[And - we paid about the same for 4 people as we paid for 2 at TFL a few years back. Manresa FTW.]
The fact that most people stuck to the 3 and 4 course option should tell you something.
320 Village Lane, Los Gatos, CA 95030
re: Robert Lauriston
I had a spectacular meal there back in September off of the Regular Menu. Which still included a couple of amuse courses including a spectacular egg foie gras one. The Autumn Tidal Pool(with abalone and uni in a dashi broth) was my favorite course and really gave the feeling of eating a tidal pool(albeit a delicious one conveniently located in my bowl) . I would have been hard pressed to eat more than the four course(+some) that were presented. My meal still lasted 3+ hours but felt manageable and the service was phenomenal.
Nice report. I remember doing the tasting menu and having a similar feeling towards the end. Near the end it was sensory overload with the wine and everything...a dazed (but happy) stupor is a good way to describe it. I think 4 hours is the limit and that's about how long we stayed Also it's best with people you haven't seen in a long time or out-of-towners so you have time to chat.
Hey so was the foie gras cumin caramel the molten cube? I remember that well and was told to just pop it. It was a great sensation.
Wasn't served as a cube, was served looking like flan typically looks - a cylindroid with wider base than top - in a Japanese lacquer container. The dish was stunning - fois gras classically being paired with fruit, going caramel, with the salt, was a strong idea. One of my favorite bits - although I couldn't taste the cumin. Couldn't pop it because there was too much. There was some scraping of the bottom.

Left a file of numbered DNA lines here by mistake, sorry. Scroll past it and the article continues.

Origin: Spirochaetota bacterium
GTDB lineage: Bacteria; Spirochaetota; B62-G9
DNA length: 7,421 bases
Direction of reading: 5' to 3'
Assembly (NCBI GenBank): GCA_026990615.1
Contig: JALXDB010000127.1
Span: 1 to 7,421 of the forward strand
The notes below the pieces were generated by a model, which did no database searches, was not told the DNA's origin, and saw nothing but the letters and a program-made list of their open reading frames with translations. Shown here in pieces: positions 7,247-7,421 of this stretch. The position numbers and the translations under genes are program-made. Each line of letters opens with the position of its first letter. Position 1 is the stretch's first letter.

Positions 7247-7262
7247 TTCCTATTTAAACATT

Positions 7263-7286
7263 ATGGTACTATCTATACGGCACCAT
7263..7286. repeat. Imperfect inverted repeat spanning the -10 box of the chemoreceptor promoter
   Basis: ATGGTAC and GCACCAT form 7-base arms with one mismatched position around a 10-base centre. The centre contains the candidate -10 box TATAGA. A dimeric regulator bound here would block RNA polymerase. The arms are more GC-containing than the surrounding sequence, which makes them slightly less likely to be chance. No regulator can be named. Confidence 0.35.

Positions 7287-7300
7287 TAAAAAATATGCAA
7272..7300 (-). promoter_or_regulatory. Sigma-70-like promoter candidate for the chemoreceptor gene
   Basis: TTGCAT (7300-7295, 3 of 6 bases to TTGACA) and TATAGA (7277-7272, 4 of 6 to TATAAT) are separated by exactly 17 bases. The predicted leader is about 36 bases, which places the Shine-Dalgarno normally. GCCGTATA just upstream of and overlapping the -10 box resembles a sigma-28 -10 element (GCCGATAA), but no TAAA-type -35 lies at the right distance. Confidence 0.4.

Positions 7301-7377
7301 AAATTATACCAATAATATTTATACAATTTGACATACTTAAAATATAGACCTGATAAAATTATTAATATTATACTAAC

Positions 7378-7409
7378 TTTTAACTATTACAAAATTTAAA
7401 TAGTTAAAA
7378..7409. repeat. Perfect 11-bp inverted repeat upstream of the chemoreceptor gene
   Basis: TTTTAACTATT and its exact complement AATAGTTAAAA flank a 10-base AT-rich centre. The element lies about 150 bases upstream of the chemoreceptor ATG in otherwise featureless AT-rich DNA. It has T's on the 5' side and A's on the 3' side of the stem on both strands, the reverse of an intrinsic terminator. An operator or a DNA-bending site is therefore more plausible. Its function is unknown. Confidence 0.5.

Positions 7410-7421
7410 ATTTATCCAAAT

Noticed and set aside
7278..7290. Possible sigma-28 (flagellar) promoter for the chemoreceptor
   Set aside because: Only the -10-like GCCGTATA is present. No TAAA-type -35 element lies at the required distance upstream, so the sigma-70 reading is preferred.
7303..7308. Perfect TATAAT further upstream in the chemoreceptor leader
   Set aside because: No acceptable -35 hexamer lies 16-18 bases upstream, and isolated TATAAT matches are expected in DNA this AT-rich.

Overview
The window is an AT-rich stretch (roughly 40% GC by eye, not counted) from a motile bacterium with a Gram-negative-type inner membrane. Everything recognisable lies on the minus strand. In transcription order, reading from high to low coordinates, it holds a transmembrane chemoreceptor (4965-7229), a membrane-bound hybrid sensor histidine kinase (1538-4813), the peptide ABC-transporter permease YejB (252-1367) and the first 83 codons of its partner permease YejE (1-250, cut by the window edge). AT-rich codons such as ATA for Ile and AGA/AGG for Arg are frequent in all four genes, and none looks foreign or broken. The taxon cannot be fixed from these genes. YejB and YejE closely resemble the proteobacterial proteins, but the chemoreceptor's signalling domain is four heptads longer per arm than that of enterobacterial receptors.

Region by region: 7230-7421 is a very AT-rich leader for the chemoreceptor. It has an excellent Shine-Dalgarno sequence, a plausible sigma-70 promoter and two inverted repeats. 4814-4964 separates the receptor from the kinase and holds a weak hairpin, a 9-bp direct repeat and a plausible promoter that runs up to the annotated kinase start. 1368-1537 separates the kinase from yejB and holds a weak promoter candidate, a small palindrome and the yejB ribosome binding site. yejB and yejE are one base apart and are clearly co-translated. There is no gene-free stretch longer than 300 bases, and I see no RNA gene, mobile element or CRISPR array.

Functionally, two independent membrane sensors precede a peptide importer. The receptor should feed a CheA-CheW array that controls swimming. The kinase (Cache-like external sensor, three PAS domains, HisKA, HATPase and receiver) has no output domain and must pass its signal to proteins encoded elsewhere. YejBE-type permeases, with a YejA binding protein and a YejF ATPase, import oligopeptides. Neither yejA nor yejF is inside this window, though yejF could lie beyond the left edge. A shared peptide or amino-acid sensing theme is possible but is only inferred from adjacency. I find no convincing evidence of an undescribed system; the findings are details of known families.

Regarding the timing, if it was 4 hours we would have been a lot happier! TFL, as I remember, is about 4 hours. 5 was just a bit long. The amount of food was fine (for me at least). I would have just appreciated a steadier pace - like I said, that other table had a course cleared, two more served and cleared, the bill given and paid, and walked out, in the time we were between courses.
Which meant I was eating from the endless bread basket more than was wise. Very, very good bread. Very bad idea, eating the bread at a meal like that.
If I was going to complain about something else, a fair amount of the waitstaff had very thick accents. Spanish, could have been from spain, could have been central american. With those accents, they needed to speak up and more distinctly. I was often left wondering what exactly we were eating, and had to ask a companion who was next to the waiter.
I keep looking at the menu and remembering individual bites, like the fennel pollen cake. That was good. Just two little morsels.
I didn't leave with sensory overload. Perhaps an outcome of the leisurely pacing. Maybe I'd complain about the overload if it was quicker -- can't win!